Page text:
I suppose this great sharing of knowledge and information means that we spend less time as a society reinventing the wheel and more time focused on those important issues that we truly don’t have the answers to: climate change, immigration policy, how to create meaningful school reform. Answers to those problems are going to require a lot of wondering.

But will our future problem solvers – aka the kid sitting at her homework desk right now Googling “Ideas for experiments for science fair”- have enough experience at Not Knowing to do the job? At understanding that feeling completely unmoored and fumbling around in the dark may be exactly what’s needed to find a tricky or non-obvious answer to a hard problem?

I wonder.

By the way: discursive means “covering a wide field of subjects; rambling.” Welcome to my blog, Midlife DiscursiveTape.

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Comments

  1. says

    Great post. And the bar bet is dead to anyone with a phone now.
    Lots to ponder while unplugged. We should all remind ourselves of this. I’ll just make an entry on my calendar…

  2. Deb Dockery says

    I sometimes long for the days when everything was closed on Sundays or even experience a few short black outs every now and again.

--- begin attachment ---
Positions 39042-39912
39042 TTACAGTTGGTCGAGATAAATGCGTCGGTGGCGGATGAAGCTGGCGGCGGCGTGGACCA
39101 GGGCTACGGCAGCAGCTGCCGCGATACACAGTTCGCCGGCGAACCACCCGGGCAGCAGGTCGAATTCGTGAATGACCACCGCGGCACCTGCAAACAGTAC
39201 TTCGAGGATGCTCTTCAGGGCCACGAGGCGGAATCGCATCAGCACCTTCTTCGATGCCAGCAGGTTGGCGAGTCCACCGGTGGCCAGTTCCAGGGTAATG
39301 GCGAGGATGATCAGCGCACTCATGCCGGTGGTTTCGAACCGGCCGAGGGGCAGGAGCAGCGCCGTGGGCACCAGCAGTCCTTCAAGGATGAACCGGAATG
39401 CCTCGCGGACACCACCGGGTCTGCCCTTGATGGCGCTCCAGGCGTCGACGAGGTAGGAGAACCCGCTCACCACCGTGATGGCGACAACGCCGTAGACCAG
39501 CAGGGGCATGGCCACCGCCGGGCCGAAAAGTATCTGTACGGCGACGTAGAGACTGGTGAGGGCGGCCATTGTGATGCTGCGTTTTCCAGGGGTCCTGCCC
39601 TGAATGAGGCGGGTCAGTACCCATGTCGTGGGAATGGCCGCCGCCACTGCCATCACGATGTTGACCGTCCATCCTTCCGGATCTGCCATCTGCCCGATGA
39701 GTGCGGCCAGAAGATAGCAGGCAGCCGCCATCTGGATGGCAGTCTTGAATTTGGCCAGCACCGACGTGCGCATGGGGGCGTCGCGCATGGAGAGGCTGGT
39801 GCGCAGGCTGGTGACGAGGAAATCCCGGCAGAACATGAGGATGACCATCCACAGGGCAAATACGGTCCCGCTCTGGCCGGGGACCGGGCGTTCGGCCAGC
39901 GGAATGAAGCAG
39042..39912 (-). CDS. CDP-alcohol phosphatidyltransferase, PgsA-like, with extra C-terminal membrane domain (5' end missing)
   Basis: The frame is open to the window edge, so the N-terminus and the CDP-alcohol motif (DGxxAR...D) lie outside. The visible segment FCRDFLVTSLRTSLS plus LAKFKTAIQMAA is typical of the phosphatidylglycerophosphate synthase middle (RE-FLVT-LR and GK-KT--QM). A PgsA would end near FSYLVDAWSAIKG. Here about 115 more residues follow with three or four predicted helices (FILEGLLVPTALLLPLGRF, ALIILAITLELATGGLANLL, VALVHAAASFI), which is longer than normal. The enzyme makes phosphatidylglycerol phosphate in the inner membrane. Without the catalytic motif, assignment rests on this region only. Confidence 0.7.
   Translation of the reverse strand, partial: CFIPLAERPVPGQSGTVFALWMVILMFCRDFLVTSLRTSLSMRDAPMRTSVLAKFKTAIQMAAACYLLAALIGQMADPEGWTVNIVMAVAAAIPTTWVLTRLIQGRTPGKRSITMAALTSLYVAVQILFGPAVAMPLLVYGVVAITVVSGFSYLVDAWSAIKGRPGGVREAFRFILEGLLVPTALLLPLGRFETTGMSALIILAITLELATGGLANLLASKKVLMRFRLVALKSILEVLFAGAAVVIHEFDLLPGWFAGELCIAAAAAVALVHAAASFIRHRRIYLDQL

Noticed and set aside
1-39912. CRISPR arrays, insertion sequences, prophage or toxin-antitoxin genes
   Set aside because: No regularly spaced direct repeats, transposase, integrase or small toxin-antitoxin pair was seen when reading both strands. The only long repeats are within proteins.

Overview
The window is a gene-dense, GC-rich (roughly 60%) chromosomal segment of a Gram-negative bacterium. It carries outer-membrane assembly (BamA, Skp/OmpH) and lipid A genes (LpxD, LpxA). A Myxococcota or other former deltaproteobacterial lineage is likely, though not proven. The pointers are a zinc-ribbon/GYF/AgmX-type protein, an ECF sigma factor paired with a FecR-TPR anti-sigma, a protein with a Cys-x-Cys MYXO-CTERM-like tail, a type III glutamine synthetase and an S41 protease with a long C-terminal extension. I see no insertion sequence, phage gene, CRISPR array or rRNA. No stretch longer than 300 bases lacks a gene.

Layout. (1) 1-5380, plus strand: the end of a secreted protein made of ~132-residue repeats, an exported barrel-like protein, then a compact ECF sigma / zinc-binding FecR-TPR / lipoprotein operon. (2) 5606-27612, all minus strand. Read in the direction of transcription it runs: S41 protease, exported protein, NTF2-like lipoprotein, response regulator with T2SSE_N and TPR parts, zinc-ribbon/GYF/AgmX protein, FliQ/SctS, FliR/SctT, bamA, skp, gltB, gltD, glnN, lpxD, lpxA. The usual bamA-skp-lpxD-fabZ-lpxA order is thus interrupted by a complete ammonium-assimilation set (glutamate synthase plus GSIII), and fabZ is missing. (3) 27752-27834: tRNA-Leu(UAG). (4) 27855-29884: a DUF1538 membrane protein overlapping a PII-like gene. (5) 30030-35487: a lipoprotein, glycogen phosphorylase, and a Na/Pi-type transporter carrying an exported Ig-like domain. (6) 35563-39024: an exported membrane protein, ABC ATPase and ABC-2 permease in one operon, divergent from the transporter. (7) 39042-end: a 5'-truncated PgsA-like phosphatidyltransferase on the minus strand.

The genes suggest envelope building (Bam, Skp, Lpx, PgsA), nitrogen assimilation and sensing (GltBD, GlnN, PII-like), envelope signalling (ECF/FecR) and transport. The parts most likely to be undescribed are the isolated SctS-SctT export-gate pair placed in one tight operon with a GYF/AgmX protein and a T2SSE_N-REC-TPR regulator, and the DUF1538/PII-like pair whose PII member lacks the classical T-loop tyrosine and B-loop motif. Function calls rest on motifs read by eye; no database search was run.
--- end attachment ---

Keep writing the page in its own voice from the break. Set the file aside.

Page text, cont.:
• says

      I lived in Germany back when stores closed at noon on Saturday and didn’t open again until Monday morning. I hated it, until I learned to love it – that freeing feeling of “Well, nothing I can get accomplished for the next 36 hours so I may as well read/see a movie/take a nap.” It’s kind of nice when someone else forces it upon you.

  3. says

    my husband and I just talking about this, mostly because he asked me something and I looked at him when i didn’t know and said, well you have your phone, look it up, or better yet, just ask someone on Twitter..which he did and had an answer in about 30 seconds.

    Sometimes I really wish for some real down time. I try, every weekend, to just step away from my phone, tablet, computer etc and live, shop and not account for every second of my life during it. Checking in, blogging it, posting to FB…does anyone really care that much about what another person is doing? Or maybe we do.

    thank you for writing this…reading it, I was reminded that technology is great..knowing things is great, but so is the down time, the quiet.

    • says